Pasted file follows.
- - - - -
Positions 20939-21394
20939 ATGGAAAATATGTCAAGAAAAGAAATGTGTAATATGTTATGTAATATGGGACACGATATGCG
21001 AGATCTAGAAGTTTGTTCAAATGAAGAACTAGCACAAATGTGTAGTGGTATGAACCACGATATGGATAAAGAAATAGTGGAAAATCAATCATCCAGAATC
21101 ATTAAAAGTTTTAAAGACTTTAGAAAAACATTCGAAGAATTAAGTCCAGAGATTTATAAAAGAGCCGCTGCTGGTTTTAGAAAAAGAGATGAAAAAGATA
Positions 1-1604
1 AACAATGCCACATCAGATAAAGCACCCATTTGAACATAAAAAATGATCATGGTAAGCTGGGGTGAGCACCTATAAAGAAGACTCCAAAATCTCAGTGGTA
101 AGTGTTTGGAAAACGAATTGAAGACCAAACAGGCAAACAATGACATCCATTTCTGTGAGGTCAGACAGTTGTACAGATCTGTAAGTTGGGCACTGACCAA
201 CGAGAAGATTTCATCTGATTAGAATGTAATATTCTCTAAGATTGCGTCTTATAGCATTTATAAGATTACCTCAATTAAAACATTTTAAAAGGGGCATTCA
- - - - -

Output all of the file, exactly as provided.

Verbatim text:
Positions 20939-21394
20939 ATGGAAAATATGTCAAGAAAAGAAATGTGTAATATGTTATGTAATATGGGACACGATATGCG
21001 AGATCTAGAAGTTTGTTCAAATGAAGAACTAGCACAAATGTGTAGTGGTATGAACCACGATATGGATAAAGAAATAGTGGAAAATCAATCATCCAGAATC
21101 ATTAAAAGTTTTAAAGACTTTAGAAAAACATTCGAAGAATTAAGTCCAGAGATTTATAAAAGAGCCGCTGCTGGTTTTAGAAAAAGAGATGAAAAAGATA
Positions 1-1604
1 AACAATGCCACATCAGATAAAGCACCCATTTGAACATAAAAAATGATCATGGTAAGCTGGGGTGAGCACCTATAAAGAAGACTCCAAAATCTCAGTGGTA
101 AGTGTTTGGAAAACGAATTGAAGACCAAACAGGCAAACAATGACATCCATTTCTGTGAGGTCAGACAGTTGTACAGATCTGTAAGTTGGGCACTGACCAA
201 CGAGAAGATTTCATCTGATTAGAATGTAATATTCTCTAAGATTGCGTCTTATAGCATTTATAAGATTACCTCAATTAAAACATTTTAAAAGGGGCATTCA